"I think we need the younger generation to start thinking about what to do with the Soviet heritage. They don't have this direct emotional baggage, because they don't remember the time," said Kaidi Õis, one of the young curators prior to the Curators' Exhibition of Tallinn Architecture Biennale on Friday, which took place at the Estonian Ministry of Foreign Affairs. "Generally when we talk about Soviet heritage, we only talk about practical matters like insulation and roof leakages."
Sometimes, Tallinn's urban planning seems to be endless rounds of plugged roof leakages. The city's detractors would say it sucks the life out of its inhabitants, with creaking Soviet-era trams on rusty lines taking unhappy-looking inhabitants to work, and then home to concrete towerblocks to sleep, their winter heating bills too high for leisure to be a possibility. This is a bleak and not entirely fair picture of a city which has class and beauty in sometimes unexpected places. However it is true that post-1991 Tallinn has not yet attempted large-scale structural changes to the city's built environment (perhaps due in part to a suspicion of ideologically-driven planning). The exhibition was thus a chance for Estonian architects to exorcise a few demons, while international companies and groups showed their blue-sky solutions to get people smiling again.
As shown in the pictures above and below, Denmark's Dorte Mandrup Arkitekter decided to light up Lasnamäe, Tallinn's most populous but arguably least appreciated district. Click the images to enlarge.
Meanwhile, Lukasz Wojciechowski and Vroa Architekci looked at how to make Pirita a true jewel in Tallinn's crown. The district may have Tallinn's most popular and commercial beach, but its hotel and yachting centre, Pirita TOP, is sometimes criticised due to its bulky looks. The architects' plans do not change the building's appearance, rather its purpose. Addressing the problem of pedestrians having to walk across a road bridge away from the most attractive parts of the coastline, Pirita TOP is turned into a pedestrian and cycle bridge.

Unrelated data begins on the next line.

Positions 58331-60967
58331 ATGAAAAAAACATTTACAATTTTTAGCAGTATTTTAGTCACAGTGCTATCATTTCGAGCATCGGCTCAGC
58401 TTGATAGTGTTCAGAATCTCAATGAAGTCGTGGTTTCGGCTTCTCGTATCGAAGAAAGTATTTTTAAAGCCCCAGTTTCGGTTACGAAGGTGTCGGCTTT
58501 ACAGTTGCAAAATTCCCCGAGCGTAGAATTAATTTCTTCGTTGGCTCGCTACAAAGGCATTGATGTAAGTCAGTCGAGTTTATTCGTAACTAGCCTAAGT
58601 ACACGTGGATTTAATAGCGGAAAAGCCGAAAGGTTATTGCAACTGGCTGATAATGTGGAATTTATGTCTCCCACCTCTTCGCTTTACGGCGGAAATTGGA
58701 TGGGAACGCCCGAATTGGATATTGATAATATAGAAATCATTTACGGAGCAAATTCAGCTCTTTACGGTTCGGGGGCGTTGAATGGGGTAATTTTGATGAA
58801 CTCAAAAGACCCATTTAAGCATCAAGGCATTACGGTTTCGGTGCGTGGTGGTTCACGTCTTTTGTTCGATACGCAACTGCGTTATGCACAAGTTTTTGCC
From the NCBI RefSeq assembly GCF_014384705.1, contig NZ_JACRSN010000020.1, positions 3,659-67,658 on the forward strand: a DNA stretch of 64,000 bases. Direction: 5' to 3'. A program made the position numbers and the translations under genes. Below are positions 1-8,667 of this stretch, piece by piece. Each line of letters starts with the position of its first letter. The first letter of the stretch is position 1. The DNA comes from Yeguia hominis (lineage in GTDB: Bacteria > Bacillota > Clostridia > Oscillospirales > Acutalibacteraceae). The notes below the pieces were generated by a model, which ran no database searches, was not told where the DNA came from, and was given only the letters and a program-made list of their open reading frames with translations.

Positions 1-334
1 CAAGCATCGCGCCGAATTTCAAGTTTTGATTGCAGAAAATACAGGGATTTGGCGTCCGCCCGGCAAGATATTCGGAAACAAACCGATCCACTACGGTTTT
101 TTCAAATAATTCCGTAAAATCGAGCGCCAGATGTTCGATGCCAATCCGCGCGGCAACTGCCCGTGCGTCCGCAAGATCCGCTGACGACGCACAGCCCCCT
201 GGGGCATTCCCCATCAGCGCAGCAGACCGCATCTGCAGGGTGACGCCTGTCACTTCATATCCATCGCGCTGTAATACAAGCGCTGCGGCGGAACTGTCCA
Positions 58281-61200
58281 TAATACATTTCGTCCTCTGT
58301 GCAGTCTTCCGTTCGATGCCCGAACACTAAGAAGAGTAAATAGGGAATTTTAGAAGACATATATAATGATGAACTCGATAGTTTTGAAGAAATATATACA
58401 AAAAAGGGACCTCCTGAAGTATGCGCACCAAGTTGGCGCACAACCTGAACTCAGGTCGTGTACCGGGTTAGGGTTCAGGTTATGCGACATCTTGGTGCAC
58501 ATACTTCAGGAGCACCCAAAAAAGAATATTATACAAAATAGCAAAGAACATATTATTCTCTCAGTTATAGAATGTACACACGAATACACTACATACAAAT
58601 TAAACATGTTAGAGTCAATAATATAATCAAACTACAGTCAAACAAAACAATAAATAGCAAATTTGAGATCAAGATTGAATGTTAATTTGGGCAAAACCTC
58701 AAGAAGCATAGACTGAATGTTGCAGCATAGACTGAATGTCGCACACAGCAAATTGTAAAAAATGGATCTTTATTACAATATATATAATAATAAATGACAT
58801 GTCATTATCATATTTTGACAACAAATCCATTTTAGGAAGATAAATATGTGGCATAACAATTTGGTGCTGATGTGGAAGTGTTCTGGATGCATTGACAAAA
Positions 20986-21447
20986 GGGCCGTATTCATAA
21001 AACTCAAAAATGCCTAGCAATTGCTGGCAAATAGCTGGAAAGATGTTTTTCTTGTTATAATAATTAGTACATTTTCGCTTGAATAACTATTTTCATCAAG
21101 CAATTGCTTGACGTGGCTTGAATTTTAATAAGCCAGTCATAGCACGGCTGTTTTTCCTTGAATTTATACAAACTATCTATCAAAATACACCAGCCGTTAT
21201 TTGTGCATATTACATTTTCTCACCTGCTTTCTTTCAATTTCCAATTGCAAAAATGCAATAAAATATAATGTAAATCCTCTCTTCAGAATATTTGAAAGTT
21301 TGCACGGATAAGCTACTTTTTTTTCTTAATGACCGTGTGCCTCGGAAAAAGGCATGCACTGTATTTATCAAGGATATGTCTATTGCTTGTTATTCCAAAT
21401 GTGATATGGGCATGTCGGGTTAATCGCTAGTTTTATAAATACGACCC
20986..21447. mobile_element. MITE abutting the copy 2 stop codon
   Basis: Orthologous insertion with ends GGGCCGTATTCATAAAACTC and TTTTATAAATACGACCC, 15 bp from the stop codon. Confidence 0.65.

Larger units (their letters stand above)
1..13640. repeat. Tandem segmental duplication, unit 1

An elegant use of a building, "Floorshow", by Salto Architects:
Estonian architects KUU Arhitektid, KAVAKAVA and Eik Hermann teamed up to present this laugh-out-loud comic strip showing how Narva Maantee, currently something of a concrete tunnel in the city centre part of the road, could be opened up, creating more active streetlife... with the help of some cockroaches. They also had real-life cockroaches, housed in perspex and causing looks of horror and surprise from passing visitors.
A truly appealing proposed revamp of the former Eesti Post (central post office) building, changing it into a twisting, contorting art project that resembles human limbs and bone. I felt it was an ironic reflection on modern Tallinn that, rather than becoming a utopian public space that creates pride, like the Guggenheim in Bilbao, the once-post office has in reality become a branch of H&M.
The positive point to be made is that the second Tallinn Architecture Biennale challenged everyone's perception of the city, calling upon fresh eyes and minds to engage with old Soviet buildings and make them beautiful, rather than just patching up perceived problems. Having the discussion is a definite step forward. If architecture this imaginative could come to bear in Tallinn, just imagine how the city could look in 20 years.